Medellín based utility company EPM (Epresas Públicas de Medellín) announced that over the weekend it announced an evacuation of 105 workers on the Ituango Hydroelectric Dam, hours north of Medellín. The evacuation was due to water leakage around the inlet from the reservoir to generation unit number 4.
While the dam construction has suffered several major, (and one near-catastrophic) setbacks to the hydroelectric project that if completed, is expected to provide up to 17% of Colombia’s electricity needs, EPM insists that the incident “does not represent a risk for the communities located downstream from the dam, nor the project itself.”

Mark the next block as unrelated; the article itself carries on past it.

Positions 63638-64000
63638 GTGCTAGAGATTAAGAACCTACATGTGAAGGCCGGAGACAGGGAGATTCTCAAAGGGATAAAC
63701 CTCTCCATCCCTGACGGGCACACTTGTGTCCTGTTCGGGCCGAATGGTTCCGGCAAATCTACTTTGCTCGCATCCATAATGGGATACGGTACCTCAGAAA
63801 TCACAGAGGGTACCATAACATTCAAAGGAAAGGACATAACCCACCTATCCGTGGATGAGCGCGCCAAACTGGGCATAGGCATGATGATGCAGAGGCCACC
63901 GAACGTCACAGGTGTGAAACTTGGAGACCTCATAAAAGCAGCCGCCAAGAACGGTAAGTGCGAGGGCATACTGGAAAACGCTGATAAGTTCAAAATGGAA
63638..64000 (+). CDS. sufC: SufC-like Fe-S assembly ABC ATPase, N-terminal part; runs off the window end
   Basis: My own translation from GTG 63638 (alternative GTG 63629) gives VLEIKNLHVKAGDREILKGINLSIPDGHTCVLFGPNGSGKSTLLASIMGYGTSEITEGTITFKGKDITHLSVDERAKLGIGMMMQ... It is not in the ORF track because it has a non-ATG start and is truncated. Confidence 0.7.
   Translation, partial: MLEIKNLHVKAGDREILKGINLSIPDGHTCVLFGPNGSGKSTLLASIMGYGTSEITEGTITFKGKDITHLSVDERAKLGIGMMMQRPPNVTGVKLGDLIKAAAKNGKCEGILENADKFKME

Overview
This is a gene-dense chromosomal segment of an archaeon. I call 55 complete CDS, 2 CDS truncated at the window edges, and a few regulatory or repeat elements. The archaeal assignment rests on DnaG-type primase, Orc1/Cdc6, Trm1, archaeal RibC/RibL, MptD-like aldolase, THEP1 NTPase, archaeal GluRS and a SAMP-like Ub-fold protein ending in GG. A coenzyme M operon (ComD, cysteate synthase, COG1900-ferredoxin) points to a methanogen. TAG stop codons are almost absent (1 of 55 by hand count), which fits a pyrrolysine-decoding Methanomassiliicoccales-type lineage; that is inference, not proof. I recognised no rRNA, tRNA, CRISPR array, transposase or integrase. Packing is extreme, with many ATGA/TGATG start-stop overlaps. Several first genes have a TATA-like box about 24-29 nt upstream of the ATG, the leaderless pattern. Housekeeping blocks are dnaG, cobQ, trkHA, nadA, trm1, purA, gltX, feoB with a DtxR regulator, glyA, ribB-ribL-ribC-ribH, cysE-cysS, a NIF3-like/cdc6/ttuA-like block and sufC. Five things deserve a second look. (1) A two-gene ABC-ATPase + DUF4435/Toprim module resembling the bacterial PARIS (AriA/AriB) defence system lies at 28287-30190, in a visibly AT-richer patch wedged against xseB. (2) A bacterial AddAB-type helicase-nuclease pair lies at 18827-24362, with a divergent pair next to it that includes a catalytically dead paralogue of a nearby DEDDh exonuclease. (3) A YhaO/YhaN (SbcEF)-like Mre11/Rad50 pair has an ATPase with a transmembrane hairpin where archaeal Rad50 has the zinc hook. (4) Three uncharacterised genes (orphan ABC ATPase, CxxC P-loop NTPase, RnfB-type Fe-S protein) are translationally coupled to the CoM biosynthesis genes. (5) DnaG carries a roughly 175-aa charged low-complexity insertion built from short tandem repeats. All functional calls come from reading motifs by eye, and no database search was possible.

EPM claims in a statement that the increase in water leakage, or infiltration was noticed when a work group of 40 people were in the process of reinforcing one of the concrete plugs that secured the auxiliary gates from the reservoir waters.
Work in other areas continued normally, according to the power utility, under the vigilance of “expert safety professionals.”
Last Thursday, May 8 EPM was conducting a geological exploration of the turbine discharges that had been flooded as an emergency measure last spring due to a tunnel collapse and unexpected flooding. Last February, the turbine discharge tunnels were evacuated, as they cannot be used before technical inspections, completion of access and lighting systems, and microbiological studies. During the inspection, EPM found a mass of dead fish, apparently trapped inside the structure with a lack of oxygen.
EPM reported the discovery to ANLA, Colombia’s National Authority of Environmental Licenses.
Photos courtesy EPM